A Complete Manual for Conducting International Flight Operations
If you are a commercial operator you may be aware of and currently use security seals on your aircraft. Security seals are placed over doors and access panels and enable crew members to determine if the aircraft has been tampered with. The seals when broken will indicate that the particular area has been accessed. While security seals are a good security indicator and a general deterrent to potential threats, they must be implemented correctly in order to be effective.
Recording & Re-Inspection of Security Seals
All security seals should be numbered and recorded. Without recording the security seals there is nothing preventing would be assailants from accessing your aircraft and simply applying a new sticker to the door or access panel. When re-inspection of the aircraft occurs, the same crew member who applied the security seals should remove them and verify that each sticker that was applied is verified to be secure in the preflight. What occurs without numbering and verifying is that inevitably seals are missed and it is not until weeks later that crewmembers discover that an area was not determined to be secure, or worse yet two crewmembers walk around the plane opening panels and breaking security seals in such a way that it is impossible to determine if an area of the aircraft was tampered with. The long story short, if you are going to go to the trouble of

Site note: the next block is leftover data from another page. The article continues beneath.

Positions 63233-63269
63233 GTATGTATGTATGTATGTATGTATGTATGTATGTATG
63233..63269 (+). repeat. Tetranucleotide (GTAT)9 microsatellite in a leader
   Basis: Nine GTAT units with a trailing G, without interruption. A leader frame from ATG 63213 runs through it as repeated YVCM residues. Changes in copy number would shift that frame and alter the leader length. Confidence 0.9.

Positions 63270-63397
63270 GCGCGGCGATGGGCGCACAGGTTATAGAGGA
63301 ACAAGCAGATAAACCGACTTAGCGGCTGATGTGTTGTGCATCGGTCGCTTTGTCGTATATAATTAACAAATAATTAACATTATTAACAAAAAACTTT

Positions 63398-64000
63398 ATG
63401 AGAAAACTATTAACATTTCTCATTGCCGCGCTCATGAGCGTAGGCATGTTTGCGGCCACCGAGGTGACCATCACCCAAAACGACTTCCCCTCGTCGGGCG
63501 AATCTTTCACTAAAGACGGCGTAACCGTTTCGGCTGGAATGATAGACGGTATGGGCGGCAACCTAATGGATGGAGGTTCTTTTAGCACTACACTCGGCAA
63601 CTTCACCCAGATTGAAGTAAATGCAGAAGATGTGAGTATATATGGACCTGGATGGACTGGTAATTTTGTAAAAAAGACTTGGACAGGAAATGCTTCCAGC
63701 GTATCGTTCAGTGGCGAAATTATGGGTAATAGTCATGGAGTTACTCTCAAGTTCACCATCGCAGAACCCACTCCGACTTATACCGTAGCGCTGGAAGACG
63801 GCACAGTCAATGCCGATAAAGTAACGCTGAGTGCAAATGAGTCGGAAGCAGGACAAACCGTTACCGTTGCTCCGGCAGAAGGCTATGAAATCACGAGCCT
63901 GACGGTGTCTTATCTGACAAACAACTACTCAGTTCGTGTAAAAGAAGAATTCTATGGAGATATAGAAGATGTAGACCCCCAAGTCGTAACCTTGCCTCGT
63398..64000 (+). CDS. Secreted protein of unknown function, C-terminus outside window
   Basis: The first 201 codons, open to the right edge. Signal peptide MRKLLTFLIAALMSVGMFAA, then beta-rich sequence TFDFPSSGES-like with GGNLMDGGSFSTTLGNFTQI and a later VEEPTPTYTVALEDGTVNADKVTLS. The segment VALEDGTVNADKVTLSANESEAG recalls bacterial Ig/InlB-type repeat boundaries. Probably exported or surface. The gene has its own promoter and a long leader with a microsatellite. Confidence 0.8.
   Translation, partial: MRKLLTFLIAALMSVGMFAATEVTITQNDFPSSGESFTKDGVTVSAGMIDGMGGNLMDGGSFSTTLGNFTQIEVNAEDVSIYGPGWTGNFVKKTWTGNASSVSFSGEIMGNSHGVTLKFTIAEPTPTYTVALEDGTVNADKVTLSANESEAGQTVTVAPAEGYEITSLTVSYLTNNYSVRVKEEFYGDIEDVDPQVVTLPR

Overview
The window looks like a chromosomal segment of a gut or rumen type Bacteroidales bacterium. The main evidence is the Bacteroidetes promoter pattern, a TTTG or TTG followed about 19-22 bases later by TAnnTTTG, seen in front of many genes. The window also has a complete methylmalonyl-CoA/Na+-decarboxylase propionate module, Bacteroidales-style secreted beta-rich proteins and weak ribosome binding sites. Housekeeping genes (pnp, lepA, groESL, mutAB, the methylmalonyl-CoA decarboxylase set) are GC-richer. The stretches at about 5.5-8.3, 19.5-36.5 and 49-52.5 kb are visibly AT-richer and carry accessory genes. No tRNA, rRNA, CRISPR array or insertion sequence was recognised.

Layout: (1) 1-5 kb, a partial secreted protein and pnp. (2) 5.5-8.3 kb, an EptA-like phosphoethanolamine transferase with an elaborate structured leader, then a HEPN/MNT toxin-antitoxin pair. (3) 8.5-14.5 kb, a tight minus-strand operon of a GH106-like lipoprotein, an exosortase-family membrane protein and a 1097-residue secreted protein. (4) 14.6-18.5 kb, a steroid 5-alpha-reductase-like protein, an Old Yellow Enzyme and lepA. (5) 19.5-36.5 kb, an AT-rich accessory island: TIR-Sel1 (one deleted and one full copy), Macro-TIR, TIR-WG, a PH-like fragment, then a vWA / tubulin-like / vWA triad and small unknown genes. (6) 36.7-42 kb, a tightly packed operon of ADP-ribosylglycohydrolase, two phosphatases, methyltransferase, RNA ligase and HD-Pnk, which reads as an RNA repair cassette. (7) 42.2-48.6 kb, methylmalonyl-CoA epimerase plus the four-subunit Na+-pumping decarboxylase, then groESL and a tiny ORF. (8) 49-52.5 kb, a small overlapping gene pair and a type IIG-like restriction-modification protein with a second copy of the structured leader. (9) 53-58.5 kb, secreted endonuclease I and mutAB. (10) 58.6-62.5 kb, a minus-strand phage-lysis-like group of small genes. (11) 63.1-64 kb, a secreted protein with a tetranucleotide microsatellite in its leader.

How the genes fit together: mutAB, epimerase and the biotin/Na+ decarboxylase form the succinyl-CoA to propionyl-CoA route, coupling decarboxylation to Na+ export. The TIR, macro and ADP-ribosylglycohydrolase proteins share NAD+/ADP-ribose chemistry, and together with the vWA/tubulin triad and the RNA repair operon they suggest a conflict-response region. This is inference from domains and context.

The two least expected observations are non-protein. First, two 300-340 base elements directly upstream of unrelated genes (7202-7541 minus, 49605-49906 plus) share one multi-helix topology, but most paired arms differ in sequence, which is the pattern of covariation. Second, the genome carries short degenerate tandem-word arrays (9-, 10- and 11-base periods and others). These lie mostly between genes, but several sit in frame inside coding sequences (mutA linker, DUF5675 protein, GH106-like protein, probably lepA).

using security seals you should use them consistently and correctly.
When Should Aircraft Security Seals Be Used?
Some aircraft operators require flight crews to use security seals at any foreign airports, while others require security seals at airports that are unfenced and unmonitored by law enforcement. It is recommended that at a minimum flight crew members review Operations Specification B450 or the FAA Prohibitions, Restrictions, and Notices. Operations Specification B450 will provide a list of sensitive international areas where an evaluation of aircraft security should be considered. An element of that security plan should certainly include security seals.
FAA Prohibitions, Restrictions, and Notices
Operations Specification B450
Revision date: July 29, 2015
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